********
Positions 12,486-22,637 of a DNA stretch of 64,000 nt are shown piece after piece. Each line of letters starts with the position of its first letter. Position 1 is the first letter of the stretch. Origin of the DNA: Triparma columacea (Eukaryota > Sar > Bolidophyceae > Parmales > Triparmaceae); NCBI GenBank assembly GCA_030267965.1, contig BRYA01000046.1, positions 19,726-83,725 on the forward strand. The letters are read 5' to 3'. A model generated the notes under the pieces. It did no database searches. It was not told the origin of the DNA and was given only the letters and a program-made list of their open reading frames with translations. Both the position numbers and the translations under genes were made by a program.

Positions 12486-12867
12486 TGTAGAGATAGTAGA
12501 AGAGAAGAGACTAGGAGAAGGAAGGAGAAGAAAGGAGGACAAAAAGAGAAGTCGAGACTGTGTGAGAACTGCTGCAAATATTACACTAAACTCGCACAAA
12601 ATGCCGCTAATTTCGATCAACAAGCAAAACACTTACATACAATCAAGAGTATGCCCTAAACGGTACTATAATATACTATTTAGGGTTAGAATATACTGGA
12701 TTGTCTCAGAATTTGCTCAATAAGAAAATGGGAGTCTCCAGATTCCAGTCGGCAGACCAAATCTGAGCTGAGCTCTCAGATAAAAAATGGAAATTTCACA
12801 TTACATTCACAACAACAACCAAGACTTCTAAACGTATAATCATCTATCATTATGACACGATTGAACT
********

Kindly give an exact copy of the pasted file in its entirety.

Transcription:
Positions 12,486-22,637 of a DNA stretch of 64,000 nt are shown piece after piece. Each line of letters starts with the position of its first letter. Position 1 is the first letter of the stretch. Origin of the DNA: Triparma columacea (Eukaryota > Sar > Bolidophyceae > Parmales > Triparmaceae); NCBI GenBank assembly GCA_030267965.1, contig BRYA01000046.1, positions 19,726-83,725 on the forward strand. The letters are read 5' to 3'. A model generated the notes under the pieces. It did no database searches. It was not told the origin of the DNA and was given only the letters and a program-made list of their open reading frames with translations. Both the position numbers and the translations under genes were made by a program.

Positions 12486-12867
12486 TGTAGAGATAGTAGA
12501 AGAGAAGAGACTAGGAGAAGGAAGGAGAAGAAAGGAGGACAAAAAGAGAAGTCGAGACTGTGTGAGAACTGCTGCAAATATTACACTAAACTCGCACAAA
12601 ATGCCGCTAATTTCGATCAACAAGCAAAACACTTACATACAATCAAGAGTATGCCCTAAACGGTACTATAATATACTATTTAGGGTTAGAATATACTGGA
12701 TTGTCTCAGAATTTGCTCAATAAGAAAATGGGAGTCTCCAGATTCCAGTCGGCAGACCAAATCTGAGCTGAGCTCTCAGATAAAAAATGGAAATTTCACA
12801 TTACATTCACAACAACAACCAAGACTTCTAAACGTATAATCATCTATCATTATGACACGATTGAACT